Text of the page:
Tuesday, January 15, 2008


Not so long ago, the family business was the farm, the shop or the store. It was more than a business. It was a major family bond where members worked together. The income is what sustained the family. Money was working to preserve family cohesion.

Now business and money separates family members. Parents go to their own jobs – for most today that keeps them very busy. Children go to school where success means good jobs and money. All this are combining to fragment the family.

The old family business had a bigger job than money. There, the rules and values of life were shared in their daily relationships. Now those rules and values come more from the school and the jobs. This makes fragmentation
much more serious.

So what is the business of the family? Its job is to raise kids and provide a safe place for relationships that build character and prepare the members for a good life. That preparation includes discerning what is healthy and what is not. Today’s environment gives plenty of examples of both.

The experts in strategic planning know that when there is a complex muddle, one clear, practical goal can make a success and clear away a lot of fog. How would our daily family problems look if we were targeted on getting kids ready to be parents? If we were clear about our main purpose, our problems would look smaller and very different. In fact, we could use them as practice for parenthood.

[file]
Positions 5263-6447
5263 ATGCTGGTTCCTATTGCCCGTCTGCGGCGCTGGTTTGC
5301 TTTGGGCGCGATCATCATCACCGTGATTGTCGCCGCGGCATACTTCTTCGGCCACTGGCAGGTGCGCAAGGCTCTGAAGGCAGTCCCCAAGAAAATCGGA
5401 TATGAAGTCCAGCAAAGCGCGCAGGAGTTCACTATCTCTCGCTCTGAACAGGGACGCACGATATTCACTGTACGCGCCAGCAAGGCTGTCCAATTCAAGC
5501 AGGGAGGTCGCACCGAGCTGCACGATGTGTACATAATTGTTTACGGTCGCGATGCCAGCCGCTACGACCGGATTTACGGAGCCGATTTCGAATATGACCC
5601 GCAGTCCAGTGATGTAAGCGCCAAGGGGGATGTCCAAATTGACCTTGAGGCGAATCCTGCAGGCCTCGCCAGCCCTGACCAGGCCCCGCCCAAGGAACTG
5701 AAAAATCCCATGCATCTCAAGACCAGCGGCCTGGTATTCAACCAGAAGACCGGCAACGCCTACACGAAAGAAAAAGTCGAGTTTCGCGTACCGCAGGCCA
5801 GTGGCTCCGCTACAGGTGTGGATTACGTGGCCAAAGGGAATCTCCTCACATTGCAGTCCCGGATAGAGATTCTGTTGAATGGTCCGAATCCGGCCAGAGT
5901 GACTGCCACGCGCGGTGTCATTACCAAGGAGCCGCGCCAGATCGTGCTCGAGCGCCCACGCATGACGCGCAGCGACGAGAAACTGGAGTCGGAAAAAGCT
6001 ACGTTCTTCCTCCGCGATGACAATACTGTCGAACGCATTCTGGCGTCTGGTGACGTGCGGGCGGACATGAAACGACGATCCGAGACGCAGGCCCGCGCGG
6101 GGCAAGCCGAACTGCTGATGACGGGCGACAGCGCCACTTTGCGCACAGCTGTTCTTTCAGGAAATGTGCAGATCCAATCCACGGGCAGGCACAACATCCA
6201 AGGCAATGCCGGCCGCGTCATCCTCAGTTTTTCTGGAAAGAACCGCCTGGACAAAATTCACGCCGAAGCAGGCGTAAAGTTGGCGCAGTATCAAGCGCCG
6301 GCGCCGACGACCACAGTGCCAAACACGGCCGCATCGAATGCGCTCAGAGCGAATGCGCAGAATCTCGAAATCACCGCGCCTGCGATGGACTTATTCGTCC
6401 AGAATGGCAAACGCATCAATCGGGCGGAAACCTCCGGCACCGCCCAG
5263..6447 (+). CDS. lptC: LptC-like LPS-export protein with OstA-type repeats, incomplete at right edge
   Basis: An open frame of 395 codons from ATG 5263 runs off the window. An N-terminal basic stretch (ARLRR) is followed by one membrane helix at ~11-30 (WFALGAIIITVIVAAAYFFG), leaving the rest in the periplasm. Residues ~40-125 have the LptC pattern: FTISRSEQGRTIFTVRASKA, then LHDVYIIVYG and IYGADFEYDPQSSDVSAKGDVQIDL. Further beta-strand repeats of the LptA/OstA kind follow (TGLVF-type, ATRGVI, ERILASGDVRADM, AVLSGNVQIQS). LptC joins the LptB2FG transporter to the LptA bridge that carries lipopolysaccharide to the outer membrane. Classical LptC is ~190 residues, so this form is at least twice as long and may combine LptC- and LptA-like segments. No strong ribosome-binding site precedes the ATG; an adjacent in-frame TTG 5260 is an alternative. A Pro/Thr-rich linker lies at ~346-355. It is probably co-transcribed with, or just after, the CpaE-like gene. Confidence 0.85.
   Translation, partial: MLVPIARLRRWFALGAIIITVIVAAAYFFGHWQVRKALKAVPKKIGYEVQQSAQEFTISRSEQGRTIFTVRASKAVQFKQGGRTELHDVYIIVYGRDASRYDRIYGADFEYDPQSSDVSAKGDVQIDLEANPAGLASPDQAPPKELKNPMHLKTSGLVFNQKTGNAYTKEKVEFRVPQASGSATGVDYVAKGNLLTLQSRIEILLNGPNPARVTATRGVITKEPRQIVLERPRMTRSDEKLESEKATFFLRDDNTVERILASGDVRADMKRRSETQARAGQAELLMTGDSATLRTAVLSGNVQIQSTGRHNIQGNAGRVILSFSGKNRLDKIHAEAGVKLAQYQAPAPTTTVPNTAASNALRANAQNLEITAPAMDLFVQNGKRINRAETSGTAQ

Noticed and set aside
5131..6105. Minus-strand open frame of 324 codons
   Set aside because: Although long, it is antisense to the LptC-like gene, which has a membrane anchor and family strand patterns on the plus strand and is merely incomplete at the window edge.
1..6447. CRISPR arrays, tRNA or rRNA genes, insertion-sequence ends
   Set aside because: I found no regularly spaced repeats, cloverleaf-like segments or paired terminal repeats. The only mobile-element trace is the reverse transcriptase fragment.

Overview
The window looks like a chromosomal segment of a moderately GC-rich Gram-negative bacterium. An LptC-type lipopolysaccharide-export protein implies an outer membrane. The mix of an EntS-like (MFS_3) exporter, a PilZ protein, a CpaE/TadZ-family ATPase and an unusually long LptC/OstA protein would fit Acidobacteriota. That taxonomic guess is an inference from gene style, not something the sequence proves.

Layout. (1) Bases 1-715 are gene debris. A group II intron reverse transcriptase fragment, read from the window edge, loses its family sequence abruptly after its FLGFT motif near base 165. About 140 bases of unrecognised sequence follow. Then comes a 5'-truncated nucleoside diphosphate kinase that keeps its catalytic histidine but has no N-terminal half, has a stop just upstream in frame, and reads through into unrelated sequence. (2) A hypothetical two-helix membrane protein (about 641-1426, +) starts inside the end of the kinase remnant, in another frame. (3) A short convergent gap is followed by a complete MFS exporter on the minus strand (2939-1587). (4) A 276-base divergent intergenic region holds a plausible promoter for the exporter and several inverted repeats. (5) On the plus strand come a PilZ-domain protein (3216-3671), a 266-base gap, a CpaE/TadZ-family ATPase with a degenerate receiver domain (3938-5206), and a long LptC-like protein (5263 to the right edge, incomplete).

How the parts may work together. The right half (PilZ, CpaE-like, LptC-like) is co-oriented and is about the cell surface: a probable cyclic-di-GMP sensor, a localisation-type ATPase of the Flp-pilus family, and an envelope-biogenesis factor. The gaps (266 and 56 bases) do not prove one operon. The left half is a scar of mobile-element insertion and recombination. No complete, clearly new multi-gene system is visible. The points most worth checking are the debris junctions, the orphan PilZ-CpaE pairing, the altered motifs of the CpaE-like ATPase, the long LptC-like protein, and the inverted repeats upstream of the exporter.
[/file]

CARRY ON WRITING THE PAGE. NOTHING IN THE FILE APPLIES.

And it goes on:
The Family Cybermall, www.familycybermall.org, and its New Hope Covenant are designed to help families decide what their real business must be.

Wednesday, January 02, 2008


Our family of four lives in North Durham. Mom and Dad both work. The son and daughter go to grade school. Mom struggles with depression; Dad struggles with being grumpy.

A call from the school tells them their son, age 11, is coming without his homework done. Mother finds time to talk to the school and discovers that there is a daily sheet from the school for homework. That sheet has not been arriving home.

Mom is upset by this and wants her son back on track. Grumpy Dad gives the boy a blast then retreats to his newspaper. Mother is left wondering what needs to happen at home to ensure homework gets done on time. She’s feeling stranded with not much energy.

There are some big questions here. Should the son be grounded until he’s bringing home the sheet and doing the homework? Is the school paying enough attention to this or do they just have a system? Do these folks need some professional help?

And finally, who is responsible to help this family if it can’t deal with this?

Do you know someone who has this FAMILY CHALLENGE? There are resources out there, they can be found at www.familycybermall.org. Have a look, maybe you can find some help for your family or friends there.